PC Hardware

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Plugging into USB port shuts down computer

by mmcjprof / August 13, 2005 6:29 AM PDT

I mistakenly fouled up my broadband connection on my home wireless network when I was trying to clear some space to install Norton Systemworks Go Back. When I reinstalled the software, it said that I should not have the network card attached to the computer during installation. I dutifully disconnected the unit. When it got to the place where it says to connect to a powered USB port, it did nothing when I plugged it in to the USB port on my USB hub, the port from whence it came originally.

I then tried plugging it in to the one free usb port on the computer. The whole computer shut down. Instantly, like I'd pulled the plug. I checked that everything was plugged in properly, started over, and the same thing happened when I plugged into the computer's USB port. It all worked ok yesterday.

SPECS:
Gateway desktop (Bought in 2000. Several hardware upgrades since then,including DVD drive and 80 gig second hard drive.)

XP professional OS

The wireless network is MSN. Base unit is on my son's Dell, which is tne newest computer in the household.

Any help would be much appreciated. I tried reaching Gateway's tech chat, but it throws me back to the desktop when I try to connect. (From my son's computer,not the one with the problem, natch). Thanks

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Replied earlier, but must have pushed a wrong button.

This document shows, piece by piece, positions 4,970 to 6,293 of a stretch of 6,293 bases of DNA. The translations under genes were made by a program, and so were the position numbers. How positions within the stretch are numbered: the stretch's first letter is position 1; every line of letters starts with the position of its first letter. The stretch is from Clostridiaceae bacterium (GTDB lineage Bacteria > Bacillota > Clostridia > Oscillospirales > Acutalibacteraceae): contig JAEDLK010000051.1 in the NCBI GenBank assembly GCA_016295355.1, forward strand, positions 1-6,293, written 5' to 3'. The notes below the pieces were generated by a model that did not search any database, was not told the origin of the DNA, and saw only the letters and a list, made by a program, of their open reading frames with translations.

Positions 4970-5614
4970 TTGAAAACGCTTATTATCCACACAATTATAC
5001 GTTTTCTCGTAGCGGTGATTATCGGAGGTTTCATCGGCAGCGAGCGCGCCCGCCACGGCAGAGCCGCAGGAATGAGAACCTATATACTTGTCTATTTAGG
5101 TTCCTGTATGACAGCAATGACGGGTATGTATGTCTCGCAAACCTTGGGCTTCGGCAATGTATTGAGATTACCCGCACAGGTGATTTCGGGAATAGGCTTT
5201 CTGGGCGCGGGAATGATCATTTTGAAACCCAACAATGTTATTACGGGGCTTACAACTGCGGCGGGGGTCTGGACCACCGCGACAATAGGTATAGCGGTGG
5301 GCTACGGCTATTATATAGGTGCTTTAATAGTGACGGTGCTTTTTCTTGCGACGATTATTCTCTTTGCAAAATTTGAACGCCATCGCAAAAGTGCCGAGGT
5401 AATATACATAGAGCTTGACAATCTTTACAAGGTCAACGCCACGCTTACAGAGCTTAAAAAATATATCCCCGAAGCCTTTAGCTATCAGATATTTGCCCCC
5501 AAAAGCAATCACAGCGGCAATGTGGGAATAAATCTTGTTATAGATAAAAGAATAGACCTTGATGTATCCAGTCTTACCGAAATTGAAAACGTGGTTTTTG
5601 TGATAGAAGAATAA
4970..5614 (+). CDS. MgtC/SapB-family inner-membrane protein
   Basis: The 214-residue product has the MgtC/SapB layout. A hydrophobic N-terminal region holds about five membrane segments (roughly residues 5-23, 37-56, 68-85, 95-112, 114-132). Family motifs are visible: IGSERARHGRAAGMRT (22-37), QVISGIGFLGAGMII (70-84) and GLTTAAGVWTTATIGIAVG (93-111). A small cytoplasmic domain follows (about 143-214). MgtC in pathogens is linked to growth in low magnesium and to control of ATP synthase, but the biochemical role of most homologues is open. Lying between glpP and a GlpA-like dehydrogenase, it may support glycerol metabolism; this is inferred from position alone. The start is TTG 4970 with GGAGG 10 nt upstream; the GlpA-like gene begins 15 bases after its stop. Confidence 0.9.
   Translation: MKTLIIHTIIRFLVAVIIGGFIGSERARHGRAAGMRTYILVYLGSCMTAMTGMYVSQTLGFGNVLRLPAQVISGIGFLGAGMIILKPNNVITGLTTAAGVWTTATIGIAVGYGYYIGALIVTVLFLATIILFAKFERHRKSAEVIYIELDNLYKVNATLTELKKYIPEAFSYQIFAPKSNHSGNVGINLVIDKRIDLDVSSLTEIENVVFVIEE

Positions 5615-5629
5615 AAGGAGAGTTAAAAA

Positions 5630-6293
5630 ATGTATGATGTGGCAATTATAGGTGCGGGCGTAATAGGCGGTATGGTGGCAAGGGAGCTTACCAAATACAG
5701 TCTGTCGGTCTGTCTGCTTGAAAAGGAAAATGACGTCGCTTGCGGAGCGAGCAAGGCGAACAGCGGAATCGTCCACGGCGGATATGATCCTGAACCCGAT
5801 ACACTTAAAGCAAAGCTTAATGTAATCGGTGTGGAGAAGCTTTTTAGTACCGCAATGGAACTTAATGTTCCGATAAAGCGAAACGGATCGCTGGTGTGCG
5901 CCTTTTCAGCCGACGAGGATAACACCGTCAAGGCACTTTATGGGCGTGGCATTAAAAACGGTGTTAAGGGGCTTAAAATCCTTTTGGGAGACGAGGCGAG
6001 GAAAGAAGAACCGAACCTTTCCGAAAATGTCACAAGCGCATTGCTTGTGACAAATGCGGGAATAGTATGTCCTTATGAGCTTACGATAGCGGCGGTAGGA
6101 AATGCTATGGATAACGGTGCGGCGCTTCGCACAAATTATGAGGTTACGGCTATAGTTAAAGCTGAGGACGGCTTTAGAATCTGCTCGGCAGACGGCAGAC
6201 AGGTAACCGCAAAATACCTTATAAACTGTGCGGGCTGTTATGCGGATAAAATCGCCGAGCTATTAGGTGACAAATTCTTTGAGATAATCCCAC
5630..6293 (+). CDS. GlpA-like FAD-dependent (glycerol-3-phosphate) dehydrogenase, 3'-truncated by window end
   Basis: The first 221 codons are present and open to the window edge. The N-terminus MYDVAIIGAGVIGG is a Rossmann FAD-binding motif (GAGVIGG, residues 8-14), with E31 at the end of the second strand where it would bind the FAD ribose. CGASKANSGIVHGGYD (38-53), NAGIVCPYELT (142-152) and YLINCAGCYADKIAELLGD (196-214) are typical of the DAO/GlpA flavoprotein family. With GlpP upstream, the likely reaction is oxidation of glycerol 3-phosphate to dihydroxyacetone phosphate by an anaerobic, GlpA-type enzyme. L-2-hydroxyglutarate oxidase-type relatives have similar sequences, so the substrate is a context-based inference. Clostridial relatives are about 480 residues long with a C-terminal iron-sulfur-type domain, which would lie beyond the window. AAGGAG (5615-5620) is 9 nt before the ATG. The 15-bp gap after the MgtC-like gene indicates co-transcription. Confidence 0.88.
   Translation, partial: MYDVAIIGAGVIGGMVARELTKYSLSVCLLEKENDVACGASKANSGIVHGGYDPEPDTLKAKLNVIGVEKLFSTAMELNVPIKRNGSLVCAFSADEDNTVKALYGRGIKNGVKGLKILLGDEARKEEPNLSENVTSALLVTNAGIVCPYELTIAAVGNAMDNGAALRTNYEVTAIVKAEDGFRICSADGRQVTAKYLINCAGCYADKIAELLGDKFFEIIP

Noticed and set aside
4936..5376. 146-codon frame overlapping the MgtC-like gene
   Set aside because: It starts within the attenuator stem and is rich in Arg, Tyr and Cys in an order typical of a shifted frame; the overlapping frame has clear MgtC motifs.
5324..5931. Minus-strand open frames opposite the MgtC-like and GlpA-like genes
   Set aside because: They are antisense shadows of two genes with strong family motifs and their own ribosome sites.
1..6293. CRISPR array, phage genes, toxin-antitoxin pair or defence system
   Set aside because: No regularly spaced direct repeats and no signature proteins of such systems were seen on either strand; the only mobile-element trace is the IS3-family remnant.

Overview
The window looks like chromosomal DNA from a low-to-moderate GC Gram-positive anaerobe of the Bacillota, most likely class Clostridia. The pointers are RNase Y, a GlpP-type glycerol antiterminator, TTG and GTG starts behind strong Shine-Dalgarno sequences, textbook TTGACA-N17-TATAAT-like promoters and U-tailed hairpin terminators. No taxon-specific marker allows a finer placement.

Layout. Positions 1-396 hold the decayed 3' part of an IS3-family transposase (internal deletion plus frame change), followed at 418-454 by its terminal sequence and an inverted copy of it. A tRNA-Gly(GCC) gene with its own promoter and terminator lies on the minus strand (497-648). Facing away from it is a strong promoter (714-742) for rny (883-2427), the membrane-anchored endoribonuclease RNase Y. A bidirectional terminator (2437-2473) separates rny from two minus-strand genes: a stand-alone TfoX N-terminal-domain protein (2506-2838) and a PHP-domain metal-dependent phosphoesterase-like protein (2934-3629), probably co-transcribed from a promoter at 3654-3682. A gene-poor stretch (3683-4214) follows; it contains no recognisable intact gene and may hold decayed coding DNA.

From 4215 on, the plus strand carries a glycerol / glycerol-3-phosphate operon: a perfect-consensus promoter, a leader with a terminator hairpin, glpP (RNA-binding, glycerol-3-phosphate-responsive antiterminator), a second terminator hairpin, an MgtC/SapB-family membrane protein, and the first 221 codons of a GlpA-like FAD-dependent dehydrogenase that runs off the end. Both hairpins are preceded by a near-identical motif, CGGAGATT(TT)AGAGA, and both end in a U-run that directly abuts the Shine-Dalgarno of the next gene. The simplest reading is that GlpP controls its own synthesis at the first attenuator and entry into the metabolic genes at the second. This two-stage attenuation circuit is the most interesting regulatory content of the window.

by Ray Harinec / August 13, 2005 9:25 AM PDT

Apparently whatever you are connecting to the POWERED USB port [it the powered port is mandatory], is something that draws considerable current from ther 5 volts.

If you connected the device to the powered hub, but DID NOT have the hub power adapter plugged in, the device may have drawn too much current from the 5 volt USB connection within the computer. This may have caused the computer shutdown. The amount of current required for the device certainly shouldn't be too much for the main 5 volts from the Power supply, however, the computer's USB circuits may have built in protection to prevent getting burned out by overload. [of course, it is possible that the device has failed and is shorted]

This is simply a WAG, because I see that no else has answered for quite a while, although on summer weekend days many people that normally reply are enjoying something else.

I am not absolutely sure what device was being connected. Possibly a little more precise explanation of what you were doing step by step would clarify it further.

Good luck.

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Another method.
by Stan Chambers / August 13, 2005 1:20 PM PDT

Try powering off the computer, then plug in the device and restart. My computer sometimes complains when I plug in with the machine on.

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